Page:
In statistical analysis, change detection or change-point detection tries to identify the abrupt changes of a stochastic process or time series.
Consider the following ordered time series data sequence:
y(t), t=1, 2, ..., n
where t is a time variable.
Change-point detection tries to find a segmented model M, given by the following equation:
Y = f 1(t, w 1) + e 1(t), (1 <t <=τ 1)
= f 2(t, w 2) + e 2(t), (τ 1 <t <=τ 2)
= f k (t, w k ) + e k (t), (τ k-1 <t <=τ k )
= f k+1(t, w k+1) + e k+1(t), (τ k <t <=n k )
- f i(t,w 1) is the function (with its vector of parameters w i) that fits in segment i.
- Each τ i is the change point between successive segments.
- Each e i(t) is an error term.
- n is the size of data series and k is the number of change points.
Segmentation model selection aims to find the function f i(t,w 1) that best approximates the data of each segment. Various model selection methods have been proposed. According to literature, the most commonly used model selection method is normal distribution.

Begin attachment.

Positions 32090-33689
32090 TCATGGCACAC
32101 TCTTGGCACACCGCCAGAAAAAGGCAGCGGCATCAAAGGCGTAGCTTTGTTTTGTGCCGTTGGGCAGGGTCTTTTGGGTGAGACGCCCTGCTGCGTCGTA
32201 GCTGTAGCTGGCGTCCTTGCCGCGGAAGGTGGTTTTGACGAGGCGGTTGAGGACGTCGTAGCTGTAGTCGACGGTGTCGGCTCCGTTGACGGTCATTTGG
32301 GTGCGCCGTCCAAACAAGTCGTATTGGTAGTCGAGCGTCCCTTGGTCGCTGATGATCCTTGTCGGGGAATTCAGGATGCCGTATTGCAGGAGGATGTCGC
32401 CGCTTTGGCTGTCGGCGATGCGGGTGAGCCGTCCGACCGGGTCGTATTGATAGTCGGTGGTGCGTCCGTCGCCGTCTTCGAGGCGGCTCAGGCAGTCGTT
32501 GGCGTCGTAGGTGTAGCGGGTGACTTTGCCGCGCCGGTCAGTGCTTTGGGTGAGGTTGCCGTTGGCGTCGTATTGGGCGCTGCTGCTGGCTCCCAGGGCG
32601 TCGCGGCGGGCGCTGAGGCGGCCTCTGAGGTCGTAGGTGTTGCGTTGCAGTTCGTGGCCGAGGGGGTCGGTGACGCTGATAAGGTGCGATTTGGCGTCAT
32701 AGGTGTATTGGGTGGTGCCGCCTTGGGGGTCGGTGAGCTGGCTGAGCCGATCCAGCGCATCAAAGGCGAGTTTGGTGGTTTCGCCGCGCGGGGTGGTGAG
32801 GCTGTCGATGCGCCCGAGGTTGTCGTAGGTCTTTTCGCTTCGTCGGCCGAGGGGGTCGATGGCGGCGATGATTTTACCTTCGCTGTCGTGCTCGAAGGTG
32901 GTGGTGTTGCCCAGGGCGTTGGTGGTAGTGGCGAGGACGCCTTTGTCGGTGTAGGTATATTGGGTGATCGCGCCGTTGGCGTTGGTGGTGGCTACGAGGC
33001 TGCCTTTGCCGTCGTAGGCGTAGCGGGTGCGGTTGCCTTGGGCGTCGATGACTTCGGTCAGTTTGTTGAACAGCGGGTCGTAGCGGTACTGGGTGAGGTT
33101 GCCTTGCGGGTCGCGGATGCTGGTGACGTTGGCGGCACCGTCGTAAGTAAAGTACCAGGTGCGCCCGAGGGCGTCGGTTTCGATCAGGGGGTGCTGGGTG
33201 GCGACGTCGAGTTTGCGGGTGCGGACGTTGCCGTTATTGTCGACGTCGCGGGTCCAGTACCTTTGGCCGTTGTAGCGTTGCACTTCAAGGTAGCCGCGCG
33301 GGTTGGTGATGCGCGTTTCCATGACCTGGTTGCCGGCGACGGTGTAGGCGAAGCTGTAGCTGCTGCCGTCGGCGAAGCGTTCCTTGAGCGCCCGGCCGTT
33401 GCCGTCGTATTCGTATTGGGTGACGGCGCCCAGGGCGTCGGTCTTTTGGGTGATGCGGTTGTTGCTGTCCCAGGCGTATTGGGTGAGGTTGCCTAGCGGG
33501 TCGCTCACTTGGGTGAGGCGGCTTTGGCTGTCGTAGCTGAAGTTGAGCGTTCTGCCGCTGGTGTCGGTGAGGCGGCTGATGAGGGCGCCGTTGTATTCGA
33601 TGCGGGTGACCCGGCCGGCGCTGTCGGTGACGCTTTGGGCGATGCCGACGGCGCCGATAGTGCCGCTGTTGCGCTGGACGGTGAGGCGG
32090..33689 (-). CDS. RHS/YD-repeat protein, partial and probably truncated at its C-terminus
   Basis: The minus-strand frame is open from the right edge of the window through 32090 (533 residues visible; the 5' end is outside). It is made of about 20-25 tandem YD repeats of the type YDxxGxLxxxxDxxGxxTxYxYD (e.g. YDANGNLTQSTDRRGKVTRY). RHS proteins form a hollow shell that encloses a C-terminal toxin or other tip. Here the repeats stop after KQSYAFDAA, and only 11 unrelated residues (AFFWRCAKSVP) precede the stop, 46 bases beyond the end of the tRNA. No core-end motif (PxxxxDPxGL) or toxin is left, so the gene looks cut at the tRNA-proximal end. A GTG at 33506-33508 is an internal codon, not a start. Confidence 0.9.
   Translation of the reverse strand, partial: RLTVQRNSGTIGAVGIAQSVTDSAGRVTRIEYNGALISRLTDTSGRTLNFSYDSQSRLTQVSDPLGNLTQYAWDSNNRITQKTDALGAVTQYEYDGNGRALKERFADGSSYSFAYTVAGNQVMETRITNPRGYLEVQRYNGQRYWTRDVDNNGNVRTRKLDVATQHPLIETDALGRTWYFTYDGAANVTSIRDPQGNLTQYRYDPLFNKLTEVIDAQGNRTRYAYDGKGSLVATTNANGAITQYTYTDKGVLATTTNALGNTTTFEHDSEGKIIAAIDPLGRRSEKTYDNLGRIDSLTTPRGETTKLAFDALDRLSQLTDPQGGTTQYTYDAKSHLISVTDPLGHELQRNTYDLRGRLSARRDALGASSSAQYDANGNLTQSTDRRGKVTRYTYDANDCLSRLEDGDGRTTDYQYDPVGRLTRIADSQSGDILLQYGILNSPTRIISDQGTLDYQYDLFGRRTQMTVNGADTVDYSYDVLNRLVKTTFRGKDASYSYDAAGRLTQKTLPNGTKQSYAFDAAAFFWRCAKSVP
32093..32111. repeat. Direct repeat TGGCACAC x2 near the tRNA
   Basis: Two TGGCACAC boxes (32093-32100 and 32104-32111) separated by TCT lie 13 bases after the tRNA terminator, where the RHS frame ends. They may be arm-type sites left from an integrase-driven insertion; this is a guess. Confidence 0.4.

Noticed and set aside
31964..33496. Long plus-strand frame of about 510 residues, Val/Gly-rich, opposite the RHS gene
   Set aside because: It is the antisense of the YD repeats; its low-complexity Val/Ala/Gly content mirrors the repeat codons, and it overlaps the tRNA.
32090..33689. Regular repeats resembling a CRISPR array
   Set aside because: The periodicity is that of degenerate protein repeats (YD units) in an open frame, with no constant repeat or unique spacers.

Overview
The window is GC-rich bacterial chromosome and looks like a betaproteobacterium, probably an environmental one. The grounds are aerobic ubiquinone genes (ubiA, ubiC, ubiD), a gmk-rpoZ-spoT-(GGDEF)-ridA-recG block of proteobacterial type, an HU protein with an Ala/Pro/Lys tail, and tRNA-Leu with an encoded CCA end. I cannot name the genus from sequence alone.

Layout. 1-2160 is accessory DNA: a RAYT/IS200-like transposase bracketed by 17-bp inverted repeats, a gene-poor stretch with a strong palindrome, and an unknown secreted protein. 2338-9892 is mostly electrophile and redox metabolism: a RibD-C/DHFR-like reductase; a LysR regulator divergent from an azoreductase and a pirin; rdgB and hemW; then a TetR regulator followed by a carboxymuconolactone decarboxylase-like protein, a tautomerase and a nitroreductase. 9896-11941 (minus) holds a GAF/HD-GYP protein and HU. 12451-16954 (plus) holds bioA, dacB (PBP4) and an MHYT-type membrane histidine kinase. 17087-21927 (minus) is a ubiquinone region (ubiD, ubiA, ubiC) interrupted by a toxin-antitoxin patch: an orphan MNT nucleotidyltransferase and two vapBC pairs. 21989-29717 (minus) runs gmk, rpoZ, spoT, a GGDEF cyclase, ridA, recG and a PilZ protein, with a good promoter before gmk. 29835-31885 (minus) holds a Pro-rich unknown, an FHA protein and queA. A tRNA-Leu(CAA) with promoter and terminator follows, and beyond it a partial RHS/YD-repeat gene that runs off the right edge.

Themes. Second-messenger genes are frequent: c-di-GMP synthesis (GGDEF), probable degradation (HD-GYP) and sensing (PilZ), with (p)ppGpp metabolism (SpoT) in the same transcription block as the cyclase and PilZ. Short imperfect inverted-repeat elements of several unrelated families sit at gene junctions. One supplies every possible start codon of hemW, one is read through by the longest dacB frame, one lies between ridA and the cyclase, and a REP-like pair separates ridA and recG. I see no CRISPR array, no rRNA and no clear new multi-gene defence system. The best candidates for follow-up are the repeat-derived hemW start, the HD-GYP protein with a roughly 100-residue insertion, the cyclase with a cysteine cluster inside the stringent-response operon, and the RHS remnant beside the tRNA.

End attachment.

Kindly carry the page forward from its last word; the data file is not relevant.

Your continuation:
Search method selection aims to find the change points from a global perspective.
If τ0 =0 and τ k+1 =n, one common method of identifying the change point is to minimize this value:
C is a cost function for a segment to measure the difference between f i(t,w 1) and the original data. βf (k) is a penalty to guard against overfitting. The choice is linear in the number of change points k; that is, βf (k)=βk. There are information criteria for the evaluation, such as Akaike Information Criterion (AIC) and Bayes Information Criterion (BIC).
For AIC, β=2p, where p is the number of additional parameters introduced by adding a change point.
For BIC (also called SBIC), β=plog(n).
Change-point detection methods are classified into two categories, based on speed of detection: